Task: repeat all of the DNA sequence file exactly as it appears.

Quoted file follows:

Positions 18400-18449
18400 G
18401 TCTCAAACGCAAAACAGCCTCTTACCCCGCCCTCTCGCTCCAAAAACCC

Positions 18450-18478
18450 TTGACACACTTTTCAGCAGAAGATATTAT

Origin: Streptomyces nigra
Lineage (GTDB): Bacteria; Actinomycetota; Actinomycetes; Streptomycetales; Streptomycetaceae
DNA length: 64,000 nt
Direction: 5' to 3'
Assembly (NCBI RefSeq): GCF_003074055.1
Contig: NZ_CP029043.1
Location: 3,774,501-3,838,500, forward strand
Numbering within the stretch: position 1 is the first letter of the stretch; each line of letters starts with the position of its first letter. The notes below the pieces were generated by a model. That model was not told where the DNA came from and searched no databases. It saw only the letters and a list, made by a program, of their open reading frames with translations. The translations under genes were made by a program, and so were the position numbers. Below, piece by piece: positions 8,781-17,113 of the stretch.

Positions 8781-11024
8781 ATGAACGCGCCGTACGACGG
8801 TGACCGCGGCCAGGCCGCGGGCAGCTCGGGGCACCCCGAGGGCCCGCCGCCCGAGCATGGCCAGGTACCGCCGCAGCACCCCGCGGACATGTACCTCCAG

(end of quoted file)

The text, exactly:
Positions 18400-18449
18400 G
18401 TCTCAAACGCAAAACAGCCTCTTACCCCGCCCTCTCGCTCCAAAAACCC

Positions 18450-18478
18450 TTGACACACTTTTCAGCAGAAGATATTAT

Origin: Streptomyces nigra
Lineage (GTDB): Bacteria; Actinomycetota; Actinomycetes; Streptomycetales; Streptomycetaceae
DNA length: 64,000 nt
Direction: 5' to 3'
Assembly (NCBI RefSeq): GCF_003074055.1
Contig: NZ_CP029043.1
Location: 3,774,501-3,838,500, forward strand
Numbering within the stretch: position 1 is the first letter of the stretch; each line of letters starts with the position of its first letter. The notes below the pieces were generated by a model. That model was not told where the DNA came from and searched no databases. It saw only the letters and a list, made by a program, of their open reading frames with translations. The translations under genes were made by a program, and so were the position numbers. Below, piece by piece: positions 8,781-17,113 of the stretch.

Positions 8781-11024
8781 ATGAACGCGCCGTACGACGG
8801 TGACCGCGGCCAGGCCGCGGGCAGCTCGGGGCACCCCGAGGGCCCGCCGCCCGAGCATGGCCAGGTACCGCCGCAGCACCCCGCGGACATGTACCTCCAG